The kid & I performing at Noisefest 2015 in Sacramento, CA.
People say raising kids brings out the best version of yourself. I don't know if that's true but parenthood forces you to figure out what you're all about – how else can you choose what to pass onto your kid?
What surprised me were some hidden values embedded deep like sleeper cells – values I didn't even know I held. Experiencing this revealed the difference between the person I've tried to create for myself & the one I've internalized my entire life.
Likewise, for the past two decades, I've crafted a musical identity firmly entrenched in genres that would make any bearded hipster proud. I could tell you that Antennas Erupt! was raw punk energy married to 60's ecstatic free jazz. Garrincha & The Stolen Elk aimed for some unholy amalgramation of Beefheart, Sharrock, Wolf Eyes & ambient Eno.
Then the kid happened. Watching him grow up, seeing
– the first time he heard a pop song & started dancing in his diaper;
– the first time he heard an organ playing a minor chord & begged me to turn it off because it was scaring him;
led to an epiphany: some things are ancient & intrinsic … rhythm, melodic resonance, musical moods & shades.
As a young coolio intent on establishing my identity, I rebelled against many traditional qualities in search of uniqueness & edginess. It's something many artists go through & perhaps a symptom of what ails our society.
But I'm no longer interested in battling my nature to be cool or unique. We tried really hard to temper any weird impulses to make a straight holiday album for our friends & family who supported us in our Kickstarter campaign.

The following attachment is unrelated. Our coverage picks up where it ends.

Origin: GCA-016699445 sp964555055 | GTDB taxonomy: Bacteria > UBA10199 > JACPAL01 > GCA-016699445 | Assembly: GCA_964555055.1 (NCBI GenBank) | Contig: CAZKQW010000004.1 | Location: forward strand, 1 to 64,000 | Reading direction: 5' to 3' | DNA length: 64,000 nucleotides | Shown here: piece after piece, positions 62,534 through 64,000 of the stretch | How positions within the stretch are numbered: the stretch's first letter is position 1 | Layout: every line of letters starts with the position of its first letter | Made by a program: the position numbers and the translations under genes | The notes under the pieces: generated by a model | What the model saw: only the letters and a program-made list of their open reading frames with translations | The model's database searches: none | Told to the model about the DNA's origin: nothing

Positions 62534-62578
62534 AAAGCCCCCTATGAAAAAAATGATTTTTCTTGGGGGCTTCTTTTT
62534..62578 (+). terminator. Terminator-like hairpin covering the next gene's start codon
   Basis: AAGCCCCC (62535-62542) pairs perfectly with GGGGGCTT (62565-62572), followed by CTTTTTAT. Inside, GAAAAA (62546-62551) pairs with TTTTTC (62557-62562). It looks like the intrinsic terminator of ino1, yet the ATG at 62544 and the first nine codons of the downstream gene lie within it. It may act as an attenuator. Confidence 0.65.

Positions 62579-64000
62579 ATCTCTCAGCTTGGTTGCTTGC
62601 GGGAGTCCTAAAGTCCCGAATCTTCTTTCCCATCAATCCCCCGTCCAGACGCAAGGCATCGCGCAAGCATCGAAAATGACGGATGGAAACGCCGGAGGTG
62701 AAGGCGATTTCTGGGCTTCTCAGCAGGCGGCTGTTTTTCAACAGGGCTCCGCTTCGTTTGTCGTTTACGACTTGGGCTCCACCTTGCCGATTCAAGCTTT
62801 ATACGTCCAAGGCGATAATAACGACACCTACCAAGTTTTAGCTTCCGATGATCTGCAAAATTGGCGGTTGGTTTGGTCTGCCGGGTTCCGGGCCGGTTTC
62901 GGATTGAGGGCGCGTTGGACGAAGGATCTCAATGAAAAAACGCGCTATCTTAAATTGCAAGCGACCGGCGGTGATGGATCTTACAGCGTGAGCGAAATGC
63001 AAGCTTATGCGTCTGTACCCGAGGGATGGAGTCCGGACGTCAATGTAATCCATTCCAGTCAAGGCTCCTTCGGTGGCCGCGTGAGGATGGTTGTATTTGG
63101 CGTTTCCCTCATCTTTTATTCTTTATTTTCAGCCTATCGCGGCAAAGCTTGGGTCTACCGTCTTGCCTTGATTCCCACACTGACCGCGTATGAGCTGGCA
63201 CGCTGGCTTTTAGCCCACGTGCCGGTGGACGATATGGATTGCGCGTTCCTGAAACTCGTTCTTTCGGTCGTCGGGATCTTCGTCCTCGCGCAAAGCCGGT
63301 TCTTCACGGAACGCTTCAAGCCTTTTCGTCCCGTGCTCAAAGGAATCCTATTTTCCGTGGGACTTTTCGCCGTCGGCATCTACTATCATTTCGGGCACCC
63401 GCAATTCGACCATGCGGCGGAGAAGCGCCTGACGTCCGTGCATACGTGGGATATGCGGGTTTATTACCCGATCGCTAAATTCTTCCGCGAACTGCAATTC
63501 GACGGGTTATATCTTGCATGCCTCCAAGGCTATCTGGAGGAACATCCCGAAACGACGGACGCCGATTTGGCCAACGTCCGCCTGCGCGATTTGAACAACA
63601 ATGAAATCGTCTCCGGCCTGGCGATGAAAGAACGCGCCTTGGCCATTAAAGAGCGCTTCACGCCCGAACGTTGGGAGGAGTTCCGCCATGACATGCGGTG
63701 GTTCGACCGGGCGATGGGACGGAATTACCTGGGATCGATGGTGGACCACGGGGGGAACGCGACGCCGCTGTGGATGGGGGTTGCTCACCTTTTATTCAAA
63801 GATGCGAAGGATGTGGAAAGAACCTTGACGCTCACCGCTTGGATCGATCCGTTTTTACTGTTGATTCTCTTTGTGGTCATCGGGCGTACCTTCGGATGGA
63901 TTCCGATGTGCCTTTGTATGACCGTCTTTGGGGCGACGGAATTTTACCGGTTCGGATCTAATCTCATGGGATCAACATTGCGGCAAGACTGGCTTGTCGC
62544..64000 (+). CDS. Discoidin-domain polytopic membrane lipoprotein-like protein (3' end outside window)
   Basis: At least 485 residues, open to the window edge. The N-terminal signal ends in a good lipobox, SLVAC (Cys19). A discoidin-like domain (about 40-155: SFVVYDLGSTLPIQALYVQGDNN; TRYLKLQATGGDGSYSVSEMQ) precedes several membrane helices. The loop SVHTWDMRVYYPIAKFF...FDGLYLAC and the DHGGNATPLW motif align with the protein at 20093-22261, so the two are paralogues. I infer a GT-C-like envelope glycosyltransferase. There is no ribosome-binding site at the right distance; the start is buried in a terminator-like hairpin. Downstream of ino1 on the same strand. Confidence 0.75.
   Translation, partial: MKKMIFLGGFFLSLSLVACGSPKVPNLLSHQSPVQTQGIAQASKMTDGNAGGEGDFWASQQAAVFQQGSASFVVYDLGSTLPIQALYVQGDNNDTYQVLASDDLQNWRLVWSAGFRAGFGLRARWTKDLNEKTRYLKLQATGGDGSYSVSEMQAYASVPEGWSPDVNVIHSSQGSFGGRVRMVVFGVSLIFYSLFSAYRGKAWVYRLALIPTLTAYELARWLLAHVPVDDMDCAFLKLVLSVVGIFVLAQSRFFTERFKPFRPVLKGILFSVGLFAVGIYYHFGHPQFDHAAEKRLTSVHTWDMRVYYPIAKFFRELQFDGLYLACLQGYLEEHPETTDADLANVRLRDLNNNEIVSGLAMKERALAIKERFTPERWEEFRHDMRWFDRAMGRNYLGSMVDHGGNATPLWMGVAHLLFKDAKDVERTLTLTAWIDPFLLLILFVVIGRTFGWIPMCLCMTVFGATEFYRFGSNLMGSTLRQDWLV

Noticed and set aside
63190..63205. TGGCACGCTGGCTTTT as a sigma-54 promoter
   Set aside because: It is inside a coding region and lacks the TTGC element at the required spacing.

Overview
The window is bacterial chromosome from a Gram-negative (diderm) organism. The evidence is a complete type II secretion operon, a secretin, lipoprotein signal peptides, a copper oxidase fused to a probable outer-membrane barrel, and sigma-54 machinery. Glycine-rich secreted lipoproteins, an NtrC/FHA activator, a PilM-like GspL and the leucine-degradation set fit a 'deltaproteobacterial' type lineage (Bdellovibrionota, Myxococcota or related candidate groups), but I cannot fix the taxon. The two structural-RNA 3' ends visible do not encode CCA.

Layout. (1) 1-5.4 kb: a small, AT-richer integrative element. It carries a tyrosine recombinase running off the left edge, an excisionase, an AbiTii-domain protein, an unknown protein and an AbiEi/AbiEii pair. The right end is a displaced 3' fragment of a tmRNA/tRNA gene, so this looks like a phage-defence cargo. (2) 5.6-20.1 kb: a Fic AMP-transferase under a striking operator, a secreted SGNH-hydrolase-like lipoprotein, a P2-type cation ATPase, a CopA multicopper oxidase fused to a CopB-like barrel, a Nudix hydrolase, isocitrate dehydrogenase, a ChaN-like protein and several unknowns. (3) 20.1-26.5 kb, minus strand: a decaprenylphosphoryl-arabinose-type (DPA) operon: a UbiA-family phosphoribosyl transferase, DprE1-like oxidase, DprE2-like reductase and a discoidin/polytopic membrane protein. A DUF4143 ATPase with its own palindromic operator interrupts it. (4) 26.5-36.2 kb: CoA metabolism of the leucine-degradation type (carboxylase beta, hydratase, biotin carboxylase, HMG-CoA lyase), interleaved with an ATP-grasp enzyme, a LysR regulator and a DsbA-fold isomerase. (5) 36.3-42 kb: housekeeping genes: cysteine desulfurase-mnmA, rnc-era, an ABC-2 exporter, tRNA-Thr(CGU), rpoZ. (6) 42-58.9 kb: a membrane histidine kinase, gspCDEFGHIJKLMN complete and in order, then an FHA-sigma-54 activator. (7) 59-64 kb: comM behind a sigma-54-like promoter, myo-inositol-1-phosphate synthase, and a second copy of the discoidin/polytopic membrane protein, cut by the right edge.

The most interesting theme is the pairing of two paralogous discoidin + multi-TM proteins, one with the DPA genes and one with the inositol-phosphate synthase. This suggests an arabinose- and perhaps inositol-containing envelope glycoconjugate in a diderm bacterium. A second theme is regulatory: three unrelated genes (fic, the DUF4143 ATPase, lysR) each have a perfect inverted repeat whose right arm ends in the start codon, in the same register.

But guess what ... Cosmic Christmas is weird. Because we're weird. Turns out we don't have to try so hard anymore.
The music MKDVB is making now isn't completely unique or unclassifiable but unlike when we were younger, I don't know where it's coming from.
As with parenthood, my guess is some deep internalization of the music I grew up with & didn't even necessarily like or want to hear at the time. Likewise, I find myself craving “deep cut” Viet food, the stuff you don’t see on menus & stuff I never wanted to eat when I was young.
We don't choose our origins or formative circumstances. Often, we rebel & fight against them. But those influences stay with us, for better or worse. If we are aware of them, we can choose how they inform the rest of our lives.
I accept who I am now. By doing so, I can truly choose who I will be in the future. The challenge is to merge those two into a cohesive whole. That is the journey of MKDVB. Thanks for coming along.